Subsequent stages of the program will move toward identifying specifics. The second workshop will focus on “Exploring Scholarly Practices,” while the third will narrow the focus to “Selecting Services and Defining Partnership.” Project Bamboo will conclude after a final workshop in the spring of 2009 with a detailed blueprint for the implementation of the project.

    Over the course of Project Bamboo, Kainz said, prototypes of models and demonstrator software will be created, based on ideas discussed during the workshops. The aim is to better illustrate concepts before finalizing plans for their implementation after the completion of the planning stage.

    The first series of workshops already has yielded some important findings.

    Kainz said it became clear that the community wanted to expand the conversation beyond technology. “Many of the participants had more fundamental questions about social networking, building communities and the way digital scholarship would be valued. For instance, they wondered how digital scholarship should fit into the tenure process. Should scholars be rewarded as much for a significant digital contribution as a monograph? There was interest in discussing very fundamental questions. This is a planning grant, so we wanted to listen to the community and go where they wanted to go.”

    Bosse said the first round of workshops proved valuable, in part, because of the discovery of unexpected, common methodologies among researchers in different disciplines.

    At one of the workshops, Bosse talked with a computer science professor, who pointed out that the statistical methods underlying pattern recognition algorithms used in astronomy could be applied to image analysis in cinema studies or art history. “That’s the benefit of bringing together groups that institutionally often don’t talk to each other. You learn that art history and astronomy have a lot to learn from each other.”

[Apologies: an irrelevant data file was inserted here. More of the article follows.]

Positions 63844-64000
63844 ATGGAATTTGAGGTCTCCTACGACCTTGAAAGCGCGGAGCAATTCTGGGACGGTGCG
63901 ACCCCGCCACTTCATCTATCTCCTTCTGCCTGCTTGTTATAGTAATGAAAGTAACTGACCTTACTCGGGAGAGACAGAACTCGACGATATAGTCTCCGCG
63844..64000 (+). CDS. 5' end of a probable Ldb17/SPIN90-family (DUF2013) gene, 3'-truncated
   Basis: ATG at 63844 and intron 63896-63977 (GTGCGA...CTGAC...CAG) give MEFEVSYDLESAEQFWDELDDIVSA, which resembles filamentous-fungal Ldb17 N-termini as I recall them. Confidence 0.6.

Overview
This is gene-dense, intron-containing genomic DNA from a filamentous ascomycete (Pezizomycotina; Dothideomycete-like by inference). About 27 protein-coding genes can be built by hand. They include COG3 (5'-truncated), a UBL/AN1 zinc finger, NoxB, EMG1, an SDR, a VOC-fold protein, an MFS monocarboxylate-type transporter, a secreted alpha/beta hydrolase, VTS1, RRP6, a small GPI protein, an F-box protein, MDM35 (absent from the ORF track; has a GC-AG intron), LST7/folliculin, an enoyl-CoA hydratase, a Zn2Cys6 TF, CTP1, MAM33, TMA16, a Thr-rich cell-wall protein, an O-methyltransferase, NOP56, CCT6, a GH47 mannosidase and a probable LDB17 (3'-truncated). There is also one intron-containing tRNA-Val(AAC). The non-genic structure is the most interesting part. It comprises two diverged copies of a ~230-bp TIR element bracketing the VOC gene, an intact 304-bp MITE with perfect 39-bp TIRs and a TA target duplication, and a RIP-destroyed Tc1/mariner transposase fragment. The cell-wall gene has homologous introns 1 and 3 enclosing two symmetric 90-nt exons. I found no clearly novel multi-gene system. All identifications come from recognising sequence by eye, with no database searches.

Another collateral benefit of the first workshops, Bosse and Kainz said, is that it gave participants a chance to learn about different institutional models for supporting humanities scholarship.

    Some institutions have specific institutes that scholars seek out for technological support or software development. At other institutions, the central IT unit is the source for technology support for humanities scholars. At the University of Nebraska, Lincoln, humanities scholarship support is an extension of its library special collection services.

    “There’s no right or no wrong way,” said Kainz. “It’s just different approaches. All are valid. It’s part of our learning process.”

    The Humanities Division’s approach to supporting its faculty was of great interest to participants from other institutions, Bosse said.

    “A close engagement with the research methodologies and teaching practices employed by our faculty is woven deeply into what we do in Humanities computing and informs our decisions on the types of services we provide,” Bosse said. “It’s something we take for granted here. But it’s pretty unique, and it’s rewarding to share our model with others.”

    “I’m really excited,” Kainz said of Project Bamboo. “Our goal is to try to maintain the enthusiasm without diluting our original goals.”